Multilateral Assistance

While the majority of donor government assistance for family planning is provided bilaterally, donors also provide support for family planning activities through multilateral organizations, such as the United Nations Population Fund (UNFPA). Created in 1969, UNFPA supports sexual and reproductive health activities in many low- and middle-income countries and was a key partner in the London Summit on Family Planning (see Box 3).

Box 3: United Nations Population Fund (UNFPA) Mission, Goals, & London Summit on Family Planning Commitment

UNFPA Mission: Deliver a world where every pregnancy is wanted, every birth is safe, every young person’s potential is fulfilled.

UNFPA Goals:

  • Achieve universal access to sexual and reproductive health (including family planning);
  • Promoting reproductive rights;
  • Reducing maternal mortality; and
  • Accelerate progress on the ICPD agenda and MDG 5.

UNFPA London Summit on Family Planning Commitment: “UNFPA will double the proportion of its resources focused on family planning from 25% to 40 % based on current funding levels, bringing new funding of at least US $174 million per year from core and noncore funds. This will include a minimum of US $54 million per year, from 2013-2019, in increased funding for family planning from UNFPA’s core resources.”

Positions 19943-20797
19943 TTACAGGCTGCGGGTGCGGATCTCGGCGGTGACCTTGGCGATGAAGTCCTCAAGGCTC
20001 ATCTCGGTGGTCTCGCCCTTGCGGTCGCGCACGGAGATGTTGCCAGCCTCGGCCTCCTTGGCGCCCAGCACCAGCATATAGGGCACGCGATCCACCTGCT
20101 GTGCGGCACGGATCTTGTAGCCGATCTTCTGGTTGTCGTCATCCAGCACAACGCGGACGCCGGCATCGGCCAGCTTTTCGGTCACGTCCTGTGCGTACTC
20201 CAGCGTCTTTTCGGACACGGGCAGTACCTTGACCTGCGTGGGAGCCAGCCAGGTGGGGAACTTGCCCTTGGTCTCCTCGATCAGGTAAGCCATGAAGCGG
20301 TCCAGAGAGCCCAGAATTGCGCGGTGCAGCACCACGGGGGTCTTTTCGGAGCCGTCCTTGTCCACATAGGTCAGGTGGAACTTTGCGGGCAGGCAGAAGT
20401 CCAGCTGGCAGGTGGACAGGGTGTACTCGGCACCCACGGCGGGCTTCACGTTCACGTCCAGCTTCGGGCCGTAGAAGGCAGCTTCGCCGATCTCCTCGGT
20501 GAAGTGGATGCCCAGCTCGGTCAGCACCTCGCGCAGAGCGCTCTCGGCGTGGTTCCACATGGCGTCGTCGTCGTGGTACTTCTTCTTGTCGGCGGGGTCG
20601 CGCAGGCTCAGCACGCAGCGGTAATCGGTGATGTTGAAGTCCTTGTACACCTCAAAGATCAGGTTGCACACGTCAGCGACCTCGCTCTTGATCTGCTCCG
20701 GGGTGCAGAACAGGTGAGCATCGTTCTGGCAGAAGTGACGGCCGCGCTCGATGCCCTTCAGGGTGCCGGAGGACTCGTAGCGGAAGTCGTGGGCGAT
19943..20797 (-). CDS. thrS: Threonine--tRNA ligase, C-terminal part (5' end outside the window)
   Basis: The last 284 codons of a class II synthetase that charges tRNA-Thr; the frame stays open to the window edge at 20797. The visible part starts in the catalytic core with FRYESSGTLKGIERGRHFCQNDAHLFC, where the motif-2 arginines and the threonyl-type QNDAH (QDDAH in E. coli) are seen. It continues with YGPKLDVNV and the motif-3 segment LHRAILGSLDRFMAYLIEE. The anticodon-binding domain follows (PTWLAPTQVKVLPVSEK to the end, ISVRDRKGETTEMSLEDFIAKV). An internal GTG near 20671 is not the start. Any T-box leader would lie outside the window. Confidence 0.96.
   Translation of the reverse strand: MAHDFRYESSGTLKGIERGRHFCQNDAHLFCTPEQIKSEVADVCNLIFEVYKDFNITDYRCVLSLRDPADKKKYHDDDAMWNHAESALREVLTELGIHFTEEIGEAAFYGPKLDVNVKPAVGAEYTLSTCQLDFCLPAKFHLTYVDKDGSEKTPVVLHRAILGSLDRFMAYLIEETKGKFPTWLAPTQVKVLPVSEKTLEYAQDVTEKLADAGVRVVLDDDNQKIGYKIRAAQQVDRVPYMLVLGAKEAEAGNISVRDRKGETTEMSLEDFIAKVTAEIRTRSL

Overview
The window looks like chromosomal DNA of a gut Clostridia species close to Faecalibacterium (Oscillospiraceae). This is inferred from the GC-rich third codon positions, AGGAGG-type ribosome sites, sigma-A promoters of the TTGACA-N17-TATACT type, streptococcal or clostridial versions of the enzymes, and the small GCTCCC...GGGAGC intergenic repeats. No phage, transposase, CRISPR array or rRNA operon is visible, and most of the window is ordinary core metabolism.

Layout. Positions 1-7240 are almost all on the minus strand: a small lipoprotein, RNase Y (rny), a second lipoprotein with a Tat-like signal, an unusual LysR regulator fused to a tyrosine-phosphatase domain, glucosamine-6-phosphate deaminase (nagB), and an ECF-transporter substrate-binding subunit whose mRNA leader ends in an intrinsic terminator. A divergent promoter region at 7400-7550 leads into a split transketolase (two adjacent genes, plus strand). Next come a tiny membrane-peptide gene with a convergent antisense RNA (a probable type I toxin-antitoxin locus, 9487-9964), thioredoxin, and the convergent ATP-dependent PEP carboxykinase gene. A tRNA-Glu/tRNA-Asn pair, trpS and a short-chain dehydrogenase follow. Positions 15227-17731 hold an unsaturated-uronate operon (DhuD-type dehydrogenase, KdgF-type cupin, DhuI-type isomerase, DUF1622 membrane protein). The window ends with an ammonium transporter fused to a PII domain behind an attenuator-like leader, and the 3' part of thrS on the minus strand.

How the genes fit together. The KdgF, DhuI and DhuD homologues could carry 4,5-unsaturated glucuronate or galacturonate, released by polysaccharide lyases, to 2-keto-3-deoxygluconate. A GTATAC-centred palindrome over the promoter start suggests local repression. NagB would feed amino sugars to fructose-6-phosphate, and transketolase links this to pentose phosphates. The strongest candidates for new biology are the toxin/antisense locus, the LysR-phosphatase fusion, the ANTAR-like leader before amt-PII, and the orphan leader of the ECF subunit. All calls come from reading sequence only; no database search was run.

In 2012, donor governments provided US$432.3 million in core contributions to UNFPA.8 Sweden was the largest donor (US$66.3 million, 15%) followed by Norway (US$59.4 million, 14%), the Netherlands (US$49.0 million, 11%), Denmark (US$44.0 million, 10%), the U.K. (US$31.8 million, 7%), and the U.S. (US$30.2 million, 7%) (see Figure 2).

Figure 2: International Family Planning Assistance: Donor Governments as a Share of UNFPA Contributions, 2012

Figure 2: International Family Planning Assistance: Donor Governments as a Share of UNFPA Contributions, 2012